Daniel’s website — foundhere — offers a fascinating blog, podcasts (philosophical and percussive) opportunities for lessons in person and via Skype, the aforementioned books, DVDs, and more. Clinics and gigs of all kinds — from Terry Waldo to Eydie Gorme and Marilyn Maye, from private parties to Christmas celebrations and swinging big bands. He has much to share with us, and he offers it generously.
A good deal of inspiring music blossoms underground — I think of Mezzrow, and Smalls, and Fat Cat, that paradise of unusual pleasures: hot jazz, creative swing, a variety of games, soft couches from which one might never rise, and youngbloods having fun, playing games, coming in, out, and around.
Pianist / singer / composer / scholar Terry Waldo leads his Gotham City Band there most Sundays from about 5:45 to 7-something, two sets. On Sunday, December 27, 2015, he had a particularly illustrious crew: aside from Terry on piano, there was John Gill, banjo / vocal; Brian Nalepka, bass / vocal; Daniel Glass, drums; Evan Arntzen, clarinet / soprano saxophone / vocal; Jon-Erik Kellso, trumpet; Jim Fryer, trombone . . . thus the music was loose, expert, and gratifying. Here are several highlights of that late-afternoon session:
APRIL SHOWERS (where Brian reminds us that Spring is always on the way):
HAPPY FEET (vocal Evan):
ACE IN THE HOLE (vocal John):
WILLIE THE WEEPER:
All of the musicians in this edition of the Gotham City Band were well-known to me, many of them for over a decade, but the new fellow, Daniel Glass, is a stunning ensemble and solo drummer: he listens, he swings, and he has a whole peaceful arsenal of appropriate sounds. JAZZ LIVES readers may know him better than I did, but he is someone special, and I will write more about his various enterprises in future.
Right now, I am going to think of violets descending from the sky, a lovely image.
Late last Friday night, I and an illustrious audience (including Terry Waldo, Mike Davis, and Mike Zirpolo) enjoyed a stirring evening of music at Joe’s Pub. Miss Ida Blue and a stunning band of New York jazzmen paid tribute to Billie Holiday in her centennial year.
Miss Ida has impressed me in her appearances with the Yerba Buena Stompers, as a delightfully personal interpreter of Twenties blues, but at Joe’s Pub she absolutely surpassed herself. It wasn’t because she suddenly succeeded at imitating Billie or “channeling” her — but because the spirit of Thirties Billie animated her, making her even more joyously herself. The sixteen songs she and the band delivered came from 1933 (YOUR MOTHER’S SON-IN-LAW) to 1944 (I COVER THE WATERFRONT). Without offering a history lesson, she and the band happily evoked a singer, an era, and a world of heedless yet expert music.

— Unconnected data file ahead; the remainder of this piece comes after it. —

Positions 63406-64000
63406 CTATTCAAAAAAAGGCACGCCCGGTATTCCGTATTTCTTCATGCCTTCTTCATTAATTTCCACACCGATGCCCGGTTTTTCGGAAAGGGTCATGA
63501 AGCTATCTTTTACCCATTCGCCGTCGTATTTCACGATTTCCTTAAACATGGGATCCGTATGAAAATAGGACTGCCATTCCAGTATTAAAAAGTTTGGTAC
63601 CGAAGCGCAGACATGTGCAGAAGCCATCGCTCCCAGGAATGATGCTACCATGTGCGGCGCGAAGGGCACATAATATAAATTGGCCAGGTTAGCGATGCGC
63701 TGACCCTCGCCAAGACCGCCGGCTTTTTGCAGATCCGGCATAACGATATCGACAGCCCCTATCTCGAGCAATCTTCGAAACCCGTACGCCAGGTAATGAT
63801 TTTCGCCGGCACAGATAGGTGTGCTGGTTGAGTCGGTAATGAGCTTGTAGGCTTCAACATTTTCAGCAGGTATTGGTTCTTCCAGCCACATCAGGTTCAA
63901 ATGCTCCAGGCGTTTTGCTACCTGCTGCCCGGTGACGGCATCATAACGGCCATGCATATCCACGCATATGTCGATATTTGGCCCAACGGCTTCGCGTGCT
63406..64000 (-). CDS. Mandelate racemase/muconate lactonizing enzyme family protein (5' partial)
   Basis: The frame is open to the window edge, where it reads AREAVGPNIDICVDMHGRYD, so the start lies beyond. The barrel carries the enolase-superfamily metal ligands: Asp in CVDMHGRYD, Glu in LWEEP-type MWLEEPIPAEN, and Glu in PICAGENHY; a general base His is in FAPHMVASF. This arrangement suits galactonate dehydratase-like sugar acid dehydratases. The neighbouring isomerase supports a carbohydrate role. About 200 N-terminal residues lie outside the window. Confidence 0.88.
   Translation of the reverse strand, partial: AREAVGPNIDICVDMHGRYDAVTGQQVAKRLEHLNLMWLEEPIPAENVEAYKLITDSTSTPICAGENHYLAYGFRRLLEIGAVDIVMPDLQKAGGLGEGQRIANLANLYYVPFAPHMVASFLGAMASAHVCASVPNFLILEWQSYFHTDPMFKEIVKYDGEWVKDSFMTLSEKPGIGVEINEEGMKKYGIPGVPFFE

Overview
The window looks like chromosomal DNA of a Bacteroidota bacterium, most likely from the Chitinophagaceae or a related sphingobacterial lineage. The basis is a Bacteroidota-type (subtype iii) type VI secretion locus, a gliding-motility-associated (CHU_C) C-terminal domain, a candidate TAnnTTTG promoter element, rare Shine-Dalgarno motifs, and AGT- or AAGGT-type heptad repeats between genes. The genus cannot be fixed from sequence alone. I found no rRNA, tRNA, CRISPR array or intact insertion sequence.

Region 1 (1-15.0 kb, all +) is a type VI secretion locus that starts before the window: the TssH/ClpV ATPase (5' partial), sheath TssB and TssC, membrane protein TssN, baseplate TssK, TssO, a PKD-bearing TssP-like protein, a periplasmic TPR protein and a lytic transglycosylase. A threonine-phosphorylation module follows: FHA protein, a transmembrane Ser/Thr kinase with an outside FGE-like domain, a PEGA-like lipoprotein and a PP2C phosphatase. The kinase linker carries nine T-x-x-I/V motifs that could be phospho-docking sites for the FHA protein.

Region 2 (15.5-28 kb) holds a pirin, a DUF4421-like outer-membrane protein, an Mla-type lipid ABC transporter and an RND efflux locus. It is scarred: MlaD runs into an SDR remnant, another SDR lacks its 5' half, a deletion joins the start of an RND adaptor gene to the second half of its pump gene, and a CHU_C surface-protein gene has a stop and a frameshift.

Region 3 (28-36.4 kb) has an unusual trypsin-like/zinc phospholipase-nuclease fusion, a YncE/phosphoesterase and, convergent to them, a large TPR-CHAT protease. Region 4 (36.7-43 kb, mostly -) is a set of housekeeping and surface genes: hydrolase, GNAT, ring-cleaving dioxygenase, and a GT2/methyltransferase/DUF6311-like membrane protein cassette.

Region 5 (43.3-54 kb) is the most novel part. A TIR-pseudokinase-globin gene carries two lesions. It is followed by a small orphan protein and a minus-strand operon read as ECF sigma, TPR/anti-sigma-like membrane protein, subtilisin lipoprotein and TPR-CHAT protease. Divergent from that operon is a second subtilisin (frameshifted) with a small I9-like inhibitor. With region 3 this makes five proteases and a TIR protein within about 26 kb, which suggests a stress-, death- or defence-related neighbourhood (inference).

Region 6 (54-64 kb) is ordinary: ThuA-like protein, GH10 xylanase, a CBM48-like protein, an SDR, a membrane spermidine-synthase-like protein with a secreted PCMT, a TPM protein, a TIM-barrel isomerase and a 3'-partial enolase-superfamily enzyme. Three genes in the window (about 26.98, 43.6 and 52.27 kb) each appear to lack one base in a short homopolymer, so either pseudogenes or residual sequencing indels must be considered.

A word about the superb band. Like Miss Ida, they evoked rather than copied. Pianist Conal Fowkes had created arrangements that kept the contours of the original recordings without tying the musicians to the manuscript paper. And he swung out in his own delicate yet ardent version of Teddy Wilson’s glowing style. Conal’s rhythm section mates are wonderful swingers as well, and they meshed gloriously: John Gill, guitar; Brian Nalepka, string bass; Kevin Dorn, drums.
Their pleasure was evident even when I couldn’t see their faces. Their rhythmic rocking was a treat; they never faltered. And the tempos were in themselves delightful and instructive: always slightly faster or slower than the original inspirations, which gave me a sense of looking at a newly cleaned masterpiece, or someone lovely who always wears black, turning up in mint green. The most pleasing small shocks.
The horn soloists were uniformly eloquent: reed heroes Jay Rattman and Dan Block occasionally made me recall Buster Bailey and Lester Young, but they sounded so much like themselves that it was deeply authentic music; Block, especially, took on a heavier tone and more definite attack than the floating Lester of that period, although his obbligatos behind Ida were touching clouds of sound. Jon-Erik Kellso loves Buck Clayton, so occasionally he offered a ringing statement in the best Basie manner, but we wouldn’t know Jon without his plunger mute, so often there was a good deal of Cootie’s ferocity audible there. As always, his melody statements and ride-outs were lyrical, memorable. The band sounded well-rehearsed but happily loose.